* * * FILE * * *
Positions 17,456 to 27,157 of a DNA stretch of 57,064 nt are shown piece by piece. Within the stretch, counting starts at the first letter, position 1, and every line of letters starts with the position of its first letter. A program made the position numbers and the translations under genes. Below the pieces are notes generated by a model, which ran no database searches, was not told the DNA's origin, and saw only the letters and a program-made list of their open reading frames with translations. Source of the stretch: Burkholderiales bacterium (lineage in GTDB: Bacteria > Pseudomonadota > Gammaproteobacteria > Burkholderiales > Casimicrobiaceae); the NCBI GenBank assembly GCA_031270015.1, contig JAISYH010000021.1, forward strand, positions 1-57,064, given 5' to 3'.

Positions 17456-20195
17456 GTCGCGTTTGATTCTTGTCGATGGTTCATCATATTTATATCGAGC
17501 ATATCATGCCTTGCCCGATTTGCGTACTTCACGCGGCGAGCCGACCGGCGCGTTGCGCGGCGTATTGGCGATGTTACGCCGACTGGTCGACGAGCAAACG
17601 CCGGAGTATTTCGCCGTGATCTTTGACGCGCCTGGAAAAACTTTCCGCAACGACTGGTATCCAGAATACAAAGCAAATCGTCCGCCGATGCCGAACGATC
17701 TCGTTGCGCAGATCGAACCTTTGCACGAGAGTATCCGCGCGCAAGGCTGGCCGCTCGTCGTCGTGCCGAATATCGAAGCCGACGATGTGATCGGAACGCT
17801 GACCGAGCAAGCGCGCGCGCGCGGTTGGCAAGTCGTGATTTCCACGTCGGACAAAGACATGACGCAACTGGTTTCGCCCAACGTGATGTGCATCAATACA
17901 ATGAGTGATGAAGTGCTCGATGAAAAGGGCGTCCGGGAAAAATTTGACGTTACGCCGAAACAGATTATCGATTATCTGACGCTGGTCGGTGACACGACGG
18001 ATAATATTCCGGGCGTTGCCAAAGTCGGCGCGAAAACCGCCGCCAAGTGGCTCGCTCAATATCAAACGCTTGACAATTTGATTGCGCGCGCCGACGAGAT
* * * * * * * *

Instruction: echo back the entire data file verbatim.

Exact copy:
Positions 17,456 to 27,157 of a DNA stretch of 57,064 nt are shown piece by piece. Within the stretch, counting starts at the first letter, position 1, and every line of letters starts with the position of its first letter. A program made the position numbers and the translations under genes. Below the pieces are notes generated by a model, which ran no database searches, was not told the DNA's origin, and saw only the letters and a program-made list of their open reading frames with translations. Source of the stretch: Burkholderiales bacterium (lineage in GTDB: Bacteria > Pseudomonadota > Gammaproteobacteria > Burkholderiales > Casimicrobiaceae); the NCBI GenBank assembly GCA_031270015.1, contig JAISYH010000021.1, forward strand, positions 1-57,064, given 5' to 3'.

Positions 17456-20195
17456 GTCGCGTTTGATTCTTGTCGATGGTTCATCATATTTATATCGAGC
17501 ATATCATGCCTTGCCCGATTTGCGTACTTCACGCGGCGAGCCGACCGGCGCGTTGCGCGGCGTATTGGCGATGTTACGCCGACTGGTCGACGAGCAAACG
17601 CCGGAGTATTTCGCCGTGATCTTTGACGCGCCTGGAAAAACTTTCCGCAACGACTGGTATCCAGAATACAAAGCAAATCGTCCGCCGATGCCGAACGATC
17701 TCGTTGCGCAGATCGAACCTTTGCACGAGAGTATCCGCGCGCAAGGCTGGCCGCTCGTCGTCGTGCCGAATATCGAAGCCGACGATGTGATCGGAACGCT
17801 GACCGAGCAAGCGCGCGCGCGCGGTTGGCAAGTCGTGATTTCCACGTCGGACAAAGACATGACGCAACTGGTTTCGCCCAACGTGATGTGCATCAATACA
17901 ATGAGTGATGAAGTGCTCGATGAAAAGGGCGTCCGGGAAAAATTTGACGTTACGCCGAAACAGATTATCGATTATCTGACGCTGGTCGGTGACACGACGG
18001 ATAATATTCCGGGCGTTGCCAAAGTCGGCGCGAAAACCGCCGCCAAGTGGCTCGCTCAATATCAAACGCTTGACAATTTGATTGCGCGCGCCGACGAGAT